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Slow Listener

Miles Raymer has an excellent article in the Chicago Reader about the Slow Listening Movement, a music-listening regimen that former Reader contributor Michaelangelo Matos is trying to counteract the audio ADHD induced by the iPod.

Though Matos' plan is intriguing, two other aspects of the article really caught my eye. First was the opening anecdote, which I hadn't heard before, about a man who won a songwriting contest, the award for which was exclusive rights to a previously unreleased Sufjan Stevens song. Rather than posting it for profit on iTunes or releasing it in any digital form, the winner decided to host in-person parties in which people could come hear the song for free—a gesture toward the roots of music before any recording technology.

I think that's touching and a lovely, respectful nod toward the song's actual creator. Apparently, that was not the reaction among Stevens fans: "This decision provoked startling anger—Duffy and Malloy were called hoarders, elitists, and worse for what one commenter at the Sufjan fan site All Good Naysayers dismissed as their 'little asshat teaparties.'" So digital technology has rendered an open invite to a music-listening party not populist enough. How dare you make me actually go somewhere to hear a song and not charge me for it.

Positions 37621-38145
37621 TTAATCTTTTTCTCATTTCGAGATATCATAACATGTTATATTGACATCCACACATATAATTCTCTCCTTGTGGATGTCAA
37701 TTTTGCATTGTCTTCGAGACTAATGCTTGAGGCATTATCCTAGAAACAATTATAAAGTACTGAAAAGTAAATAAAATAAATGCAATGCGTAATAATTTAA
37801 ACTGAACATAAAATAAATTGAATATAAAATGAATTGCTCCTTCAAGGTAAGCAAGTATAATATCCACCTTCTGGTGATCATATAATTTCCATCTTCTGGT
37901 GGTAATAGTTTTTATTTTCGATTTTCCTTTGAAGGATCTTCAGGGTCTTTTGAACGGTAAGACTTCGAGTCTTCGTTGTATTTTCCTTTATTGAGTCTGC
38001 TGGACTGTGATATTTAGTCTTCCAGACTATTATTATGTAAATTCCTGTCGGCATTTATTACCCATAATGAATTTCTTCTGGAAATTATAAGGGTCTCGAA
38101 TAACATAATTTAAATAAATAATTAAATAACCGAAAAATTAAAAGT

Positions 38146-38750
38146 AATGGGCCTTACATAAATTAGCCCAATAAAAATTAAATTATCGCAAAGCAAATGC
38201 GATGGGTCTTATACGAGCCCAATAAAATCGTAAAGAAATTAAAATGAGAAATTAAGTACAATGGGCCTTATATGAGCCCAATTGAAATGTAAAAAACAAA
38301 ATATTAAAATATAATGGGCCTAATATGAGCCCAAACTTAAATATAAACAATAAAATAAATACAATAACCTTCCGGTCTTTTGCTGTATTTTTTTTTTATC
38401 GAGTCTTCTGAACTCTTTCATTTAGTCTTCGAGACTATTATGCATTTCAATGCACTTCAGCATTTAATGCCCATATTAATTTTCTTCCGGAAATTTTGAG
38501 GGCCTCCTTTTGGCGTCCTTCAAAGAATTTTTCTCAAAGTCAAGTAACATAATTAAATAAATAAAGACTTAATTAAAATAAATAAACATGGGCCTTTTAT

Usually, such strong reactions are exhibited by those who resist technology and feel persecuted for it. In this case, it's Stevens' fans, clearly used to the freedom and convenience of digital music technology, who feel persecuted.

This brings me to this article's second intriguing sub-story, in which Raymer reports on a new MP3 device designed by an Italian design collective who have a similar view toward music listening as Matos. Though digital, their player replicates the look of a cassette. Furthermore, there is no skip or browse function—to fast forward or rewind, you actually have to twist your fingers or a pencil in the faux tape holes, like an old-timey cassette.

New technologies mimicking old ones is nothing new. However, in this case the designers are going for more than just retro chic. They are actually trying to limit your listening experience to make a point about how digital formats have changed our habits. Not really the stuff of profit, but it makes for good press.

Raymer's article highlights how central music is as a medium to our human experience—how viscerally we feel it. As such, music will continue to play a central role in our struggles surrounding new technologies, particularly as those technologies are developed as contexts for the delivery, distribution, and enjoyment of music. Napster was only the beginning.

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